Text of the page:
In making this band, I learned two important lessons. First, when working with multiple colors, one should be certain that the weft thread matches the warp threads on the outer-most border. The weft
is visible on the outside of the band where it turns, and these turns are quite obvious if contrasting threads are used. Second, when threading only two holes, supporting the cards in some way makes
weaving much easier. I am not certain if my warp tension was off in some way, but I had fairly consistent problems with unstable cards. The best way for me to deal with this was to tie my band in such a way that it the cards were able to rest on my ironing board while I was weaving. This prevented them from flipping over, which they tended to do when suspended.

This is not a complicated pattern, but in hindsight was not the best pattern to choose for my first real project. It presented a number of challenges I was not prepared for and I had a great deal of
trouble correcting mistakes as my understanding of tablet-weaving was still quite limited. However, I learned a great deal and the band looks quite well on my husbands tunic.

Lewis, Shelagh. The tablet Woven Band from the Snartemo II Grave.
( Last accessed Nov. 18, 2010.

Collingwood, Peter?

Thursday, November 18, 2010

A&S 50 - 1: Learn to Tablet Weave

My first attempt at tabletweaving.  Note the curls where the cards changed direction.

Tablet or card weaving in a method of weaving narrow bands which dates back at least to the second century A.D. It was used extensively in Scandinavia and spread throughout Medieval Europe. Uses ranged from the utilitarian – straps and woven borders on fabrics – to elaborate brocaded bands used on church vestments.

The basic procedure in tablet weaving is quite simple. Cards, usually square, are threaded through a series of holes placed in the corners. The cards are held under tension and turned while a weft thread is passed back and forth. The manner of threading and sequence of turning create the pattern. Incredibly complex and intricate patterns can be achieved with this basic technique.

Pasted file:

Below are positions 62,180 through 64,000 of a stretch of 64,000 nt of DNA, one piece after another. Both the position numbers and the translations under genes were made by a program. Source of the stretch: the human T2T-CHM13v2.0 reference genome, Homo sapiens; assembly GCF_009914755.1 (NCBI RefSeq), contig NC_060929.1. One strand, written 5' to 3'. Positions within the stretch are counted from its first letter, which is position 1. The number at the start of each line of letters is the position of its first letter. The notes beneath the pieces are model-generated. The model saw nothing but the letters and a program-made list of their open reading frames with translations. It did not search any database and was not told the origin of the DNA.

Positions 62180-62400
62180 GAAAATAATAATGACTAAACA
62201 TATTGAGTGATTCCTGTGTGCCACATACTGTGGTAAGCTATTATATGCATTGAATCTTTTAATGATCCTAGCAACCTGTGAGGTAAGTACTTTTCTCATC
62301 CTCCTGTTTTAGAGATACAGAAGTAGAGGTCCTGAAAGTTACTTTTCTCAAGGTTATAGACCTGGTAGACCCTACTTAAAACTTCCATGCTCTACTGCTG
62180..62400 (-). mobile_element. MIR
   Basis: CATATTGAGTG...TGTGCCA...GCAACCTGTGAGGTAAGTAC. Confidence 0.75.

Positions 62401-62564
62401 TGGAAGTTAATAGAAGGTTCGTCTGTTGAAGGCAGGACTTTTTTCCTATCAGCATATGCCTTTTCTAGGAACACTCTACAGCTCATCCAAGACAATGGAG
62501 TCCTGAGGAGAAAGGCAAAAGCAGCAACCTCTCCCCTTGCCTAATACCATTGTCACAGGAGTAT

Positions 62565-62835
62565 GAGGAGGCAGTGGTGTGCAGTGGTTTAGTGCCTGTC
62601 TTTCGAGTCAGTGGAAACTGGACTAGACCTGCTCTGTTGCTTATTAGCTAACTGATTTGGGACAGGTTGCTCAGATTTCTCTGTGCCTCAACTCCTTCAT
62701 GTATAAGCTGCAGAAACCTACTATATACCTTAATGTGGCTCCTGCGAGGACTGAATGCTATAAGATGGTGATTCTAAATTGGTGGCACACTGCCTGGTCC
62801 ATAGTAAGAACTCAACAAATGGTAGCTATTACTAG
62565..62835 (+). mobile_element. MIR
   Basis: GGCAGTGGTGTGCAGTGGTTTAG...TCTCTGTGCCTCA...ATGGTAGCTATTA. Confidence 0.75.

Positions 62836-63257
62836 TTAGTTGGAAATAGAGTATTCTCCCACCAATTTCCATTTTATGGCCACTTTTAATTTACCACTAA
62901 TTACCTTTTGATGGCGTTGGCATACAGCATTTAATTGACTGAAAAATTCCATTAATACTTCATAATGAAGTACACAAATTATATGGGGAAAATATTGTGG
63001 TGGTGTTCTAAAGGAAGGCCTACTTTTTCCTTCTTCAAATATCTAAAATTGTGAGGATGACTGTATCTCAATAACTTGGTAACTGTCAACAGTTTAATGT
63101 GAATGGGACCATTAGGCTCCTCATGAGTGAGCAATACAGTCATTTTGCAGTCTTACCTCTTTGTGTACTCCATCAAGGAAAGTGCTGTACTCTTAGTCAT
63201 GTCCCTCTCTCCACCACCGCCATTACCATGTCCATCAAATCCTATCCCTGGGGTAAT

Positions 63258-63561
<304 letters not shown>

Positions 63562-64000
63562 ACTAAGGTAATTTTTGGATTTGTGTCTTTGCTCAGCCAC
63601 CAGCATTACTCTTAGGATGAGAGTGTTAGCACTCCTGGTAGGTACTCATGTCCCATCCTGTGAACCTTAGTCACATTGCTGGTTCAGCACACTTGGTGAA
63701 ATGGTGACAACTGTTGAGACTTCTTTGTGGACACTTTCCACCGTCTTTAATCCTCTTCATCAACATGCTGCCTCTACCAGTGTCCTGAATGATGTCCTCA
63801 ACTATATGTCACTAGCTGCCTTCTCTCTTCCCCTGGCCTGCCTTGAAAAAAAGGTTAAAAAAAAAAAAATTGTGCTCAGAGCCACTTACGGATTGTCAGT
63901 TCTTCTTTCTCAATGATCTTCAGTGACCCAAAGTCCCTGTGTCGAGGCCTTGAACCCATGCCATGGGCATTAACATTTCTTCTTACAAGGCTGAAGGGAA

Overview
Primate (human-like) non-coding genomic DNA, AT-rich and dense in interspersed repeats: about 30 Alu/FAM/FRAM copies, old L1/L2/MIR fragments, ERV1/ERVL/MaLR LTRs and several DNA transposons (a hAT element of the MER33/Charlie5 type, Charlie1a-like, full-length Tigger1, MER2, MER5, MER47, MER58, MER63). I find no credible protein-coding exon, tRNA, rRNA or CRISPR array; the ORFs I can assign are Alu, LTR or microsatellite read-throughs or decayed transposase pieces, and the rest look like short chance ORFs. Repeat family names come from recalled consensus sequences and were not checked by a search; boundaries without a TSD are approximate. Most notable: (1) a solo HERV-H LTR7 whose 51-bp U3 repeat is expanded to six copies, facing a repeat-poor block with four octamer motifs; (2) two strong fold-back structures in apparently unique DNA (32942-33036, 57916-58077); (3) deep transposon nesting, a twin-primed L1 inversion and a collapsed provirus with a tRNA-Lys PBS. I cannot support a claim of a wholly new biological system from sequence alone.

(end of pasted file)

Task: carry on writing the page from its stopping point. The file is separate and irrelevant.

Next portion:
While the basic procedure is quite simple, learning to table weave can present some challenges and frustrations. Foremost among these is tensioning. My first band was woven using the warping peg from my rigid heddle loom attached to a small portable ironing board, which I was able to hold in my lap, which one end propped on a TV tray table. It is possible to table weave using a back-strap loom, however I found it far easier to put my work down and maintain even tension when returning to it using a more fixed system. I have since built a portable loom of my own design which meets my needs quite well, and will build a period-correct loom in the future as part of this challenge.

Warping cards can also present challenges to a beginning weaver attempting to learn on their own. A number of books and websites discuss the continuous warping method, which is infinitely easier than warping each card individually (though not always appropriate), but regardless of your chosen warping technique two fixed points are absolutely required to keep the warp threads from tangling and to keep them even. Currently, I use a warping peg and a doorknob to warp my cards, which works well only so long as I do not need to open the door. As some point I will need to get or build a proper warping board.